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## Notes On Calculating The Experience Curve Notes This is an extract of our Notes On Calculating The Experience Curve document, which we sell as part of our Marketing Management & Strategy Notes collection written by the top tier of University Of Exeter (Business School) students.

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Notes on Calculating the Experience Curve

To Calculate the Experience Effect:
The experience effect is defined as (1- 'k'). This is the amount by which the cost drops each time production doubles.
You need to start by calculating the % change between the unit cost for x units and the unit cost for 2x units.
The formula for this is:
= (Original Price-New Price)
= (Difference in Price/Original Price)
The answer to this is (1-'k').
e.g.
By the time 5,000 had been produced the unit cost would have dropped to PS871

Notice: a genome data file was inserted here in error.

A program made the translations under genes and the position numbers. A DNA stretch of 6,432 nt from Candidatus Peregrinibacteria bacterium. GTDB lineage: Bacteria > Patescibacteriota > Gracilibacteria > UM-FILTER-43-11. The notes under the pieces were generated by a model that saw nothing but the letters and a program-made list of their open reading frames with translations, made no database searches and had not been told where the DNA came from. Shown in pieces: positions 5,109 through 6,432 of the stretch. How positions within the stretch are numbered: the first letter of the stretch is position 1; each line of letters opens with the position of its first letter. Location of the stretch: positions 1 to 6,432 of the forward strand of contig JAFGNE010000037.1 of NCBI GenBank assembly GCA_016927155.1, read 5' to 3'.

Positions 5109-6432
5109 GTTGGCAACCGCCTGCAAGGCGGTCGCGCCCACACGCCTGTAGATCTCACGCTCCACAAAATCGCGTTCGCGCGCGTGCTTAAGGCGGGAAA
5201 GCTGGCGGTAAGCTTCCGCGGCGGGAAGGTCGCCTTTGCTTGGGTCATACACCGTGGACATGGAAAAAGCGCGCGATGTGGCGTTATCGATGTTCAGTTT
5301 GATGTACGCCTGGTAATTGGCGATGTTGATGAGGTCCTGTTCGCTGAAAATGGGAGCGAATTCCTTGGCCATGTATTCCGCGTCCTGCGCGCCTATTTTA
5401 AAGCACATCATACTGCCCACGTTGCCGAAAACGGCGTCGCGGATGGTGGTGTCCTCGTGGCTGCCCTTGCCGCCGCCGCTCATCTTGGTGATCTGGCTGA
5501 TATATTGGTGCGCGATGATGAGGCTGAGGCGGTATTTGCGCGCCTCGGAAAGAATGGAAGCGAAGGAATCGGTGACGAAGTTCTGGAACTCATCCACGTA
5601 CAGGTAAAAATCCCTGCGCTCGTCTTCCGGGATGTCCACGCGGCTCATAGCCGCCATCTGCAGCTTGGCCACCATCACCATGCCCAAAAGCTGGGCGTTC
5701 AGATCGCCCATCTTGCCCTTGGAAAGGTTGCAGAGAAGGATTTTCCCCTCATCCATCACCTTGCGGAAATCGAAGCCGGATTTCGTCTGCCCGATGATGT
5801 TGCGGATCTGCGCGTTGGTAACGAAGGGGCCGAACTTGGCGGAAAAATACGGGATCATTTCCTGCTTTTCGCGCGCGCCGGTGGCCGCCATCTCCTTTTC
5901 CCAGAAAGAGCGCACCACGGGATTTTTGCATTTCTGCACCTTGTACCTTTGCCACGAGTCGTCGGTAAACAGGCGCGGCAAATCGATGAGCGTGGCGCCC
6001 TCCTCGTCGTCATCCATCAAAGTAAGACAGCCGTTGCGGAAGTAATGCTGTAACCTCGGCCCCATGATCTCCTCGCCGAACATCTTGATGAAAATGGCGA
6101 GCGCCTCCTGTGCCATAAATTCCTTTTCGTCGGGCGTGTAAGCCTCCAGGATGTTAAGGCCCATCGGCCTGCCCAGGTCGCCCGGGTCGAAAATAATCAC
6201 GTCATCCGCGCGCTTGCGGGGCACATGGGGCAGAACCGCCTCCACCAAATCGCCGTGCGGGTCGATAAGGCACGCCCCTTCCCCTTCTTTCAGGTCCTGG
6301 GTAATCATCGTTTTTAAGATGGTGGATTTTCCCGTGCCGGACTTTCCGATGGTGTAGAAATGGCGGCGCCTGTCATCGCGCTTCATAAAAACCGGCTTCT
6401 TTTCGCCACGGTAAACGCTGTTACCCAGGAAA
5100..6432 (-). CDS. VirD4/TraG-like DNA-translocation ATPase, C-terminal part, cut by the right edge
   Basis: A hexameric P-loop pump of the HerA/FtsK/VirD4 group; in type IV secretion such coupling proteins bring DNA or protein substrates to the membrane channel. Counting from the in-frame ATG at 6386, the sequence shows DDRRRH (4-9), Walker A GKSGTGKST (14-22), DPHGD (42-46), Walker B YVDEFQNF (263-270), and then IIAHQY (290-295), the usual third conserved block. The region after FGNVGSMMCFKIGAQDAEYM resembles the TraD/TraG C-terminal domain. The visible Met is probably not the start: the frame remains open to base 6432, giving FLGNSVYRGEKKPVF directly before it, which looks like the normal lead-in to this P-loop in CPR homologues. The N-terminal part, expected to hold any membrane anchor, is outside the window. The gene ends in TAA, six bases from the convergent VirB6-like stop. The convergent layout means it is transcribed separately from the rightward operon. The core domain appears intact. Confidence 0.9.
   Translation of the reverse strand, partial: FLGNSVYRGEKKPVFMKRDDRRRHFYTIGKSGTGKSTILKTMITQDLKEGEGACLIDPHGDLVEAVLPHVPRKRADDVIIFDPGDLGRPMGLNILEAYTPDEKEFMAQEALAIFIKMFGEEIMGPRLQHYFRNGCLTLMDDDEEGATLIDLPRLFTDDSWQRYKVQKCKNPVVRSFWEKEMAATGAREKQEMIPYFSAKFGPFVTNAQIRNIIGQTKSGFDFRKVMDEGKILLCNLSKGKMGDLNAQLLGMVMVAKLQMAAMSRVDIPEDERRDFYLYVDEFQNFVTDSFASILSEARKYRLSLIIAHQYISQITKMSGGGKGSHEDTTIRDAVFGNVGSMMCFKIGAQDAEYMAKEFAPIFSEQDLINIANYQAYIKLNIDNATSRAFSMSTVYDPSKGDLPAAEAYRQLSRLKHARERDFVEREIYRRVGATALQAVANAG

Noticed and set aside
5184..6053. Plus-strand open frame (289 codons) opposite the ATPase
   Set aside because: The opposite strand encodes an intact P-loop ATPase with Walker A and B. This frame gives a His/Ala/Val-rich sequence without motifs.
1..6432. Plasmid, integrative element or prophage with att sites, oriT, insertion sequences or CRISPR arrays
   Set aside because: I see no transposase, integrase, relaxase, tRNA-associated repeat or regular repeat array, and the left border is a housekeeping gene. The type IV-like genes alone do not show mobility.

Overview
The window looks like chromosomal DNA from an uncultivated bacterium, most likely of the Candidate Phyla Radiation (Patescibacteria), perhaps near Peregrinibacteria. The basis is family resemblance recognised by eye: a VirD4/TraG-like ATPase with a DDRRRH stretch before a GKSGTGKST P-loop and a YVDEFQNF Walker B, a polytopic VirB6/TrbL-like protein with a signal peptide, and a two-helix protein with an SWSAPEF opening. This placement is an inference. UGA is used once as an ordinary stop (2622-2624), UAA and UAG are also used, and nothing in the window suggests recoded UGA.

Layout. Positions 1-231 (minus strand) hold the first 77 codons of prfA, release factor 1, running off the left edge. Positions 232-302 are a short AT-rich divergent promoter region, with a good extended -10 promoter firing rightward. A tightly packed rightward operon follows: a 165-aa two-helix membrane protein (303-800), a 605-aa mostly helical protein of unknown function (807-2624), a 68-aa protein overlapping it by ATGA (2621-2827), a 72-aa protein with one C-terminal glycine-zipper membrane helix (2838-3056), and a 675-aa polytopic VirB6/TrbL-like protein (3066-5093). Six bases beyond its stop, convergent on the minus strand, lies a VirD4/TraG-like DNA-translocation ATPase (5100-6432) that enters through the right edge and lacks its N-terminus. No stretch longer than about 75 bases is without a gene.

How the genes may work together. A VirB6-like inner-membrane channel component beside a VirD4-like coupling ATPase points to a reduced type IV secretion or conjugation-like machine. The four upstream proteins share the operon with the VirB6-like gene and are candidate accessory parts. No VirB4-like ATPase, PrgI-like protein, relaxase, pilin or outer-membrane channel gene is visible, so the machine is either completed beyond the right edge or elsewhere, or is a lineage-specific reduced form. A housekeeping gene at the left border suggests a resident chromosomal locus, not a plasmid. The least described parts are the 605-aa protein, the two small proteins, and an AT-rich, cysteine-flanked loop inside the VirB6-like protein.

And
BY the time 10,000 had been produced the unit cost would have dropped to PS803
= (871-803)
= 68
= (68/871)
=0.078
Therefore (1- 'k') = 0.078.
You then need to calculate 'k'.
e.g.
= 0.078 = (1-'k')
= 'k' = 1-0.078
= 0.922
Therefore 'k' is 0.922. The experience effect is 7.8%. I.e. costs drop by 7.8% each time the production doubles.

To Calculate 'z':
To compute the 'z' component of the experience curve you need to use the following formula:
z = - log(k) / log(2)
Log k is replaced with the log on the answer you calculated for 'k' in the above section.
e.g.
z = - log(k)/ log(2)
z = -log(0.922)/log(2)
z = -0.11727

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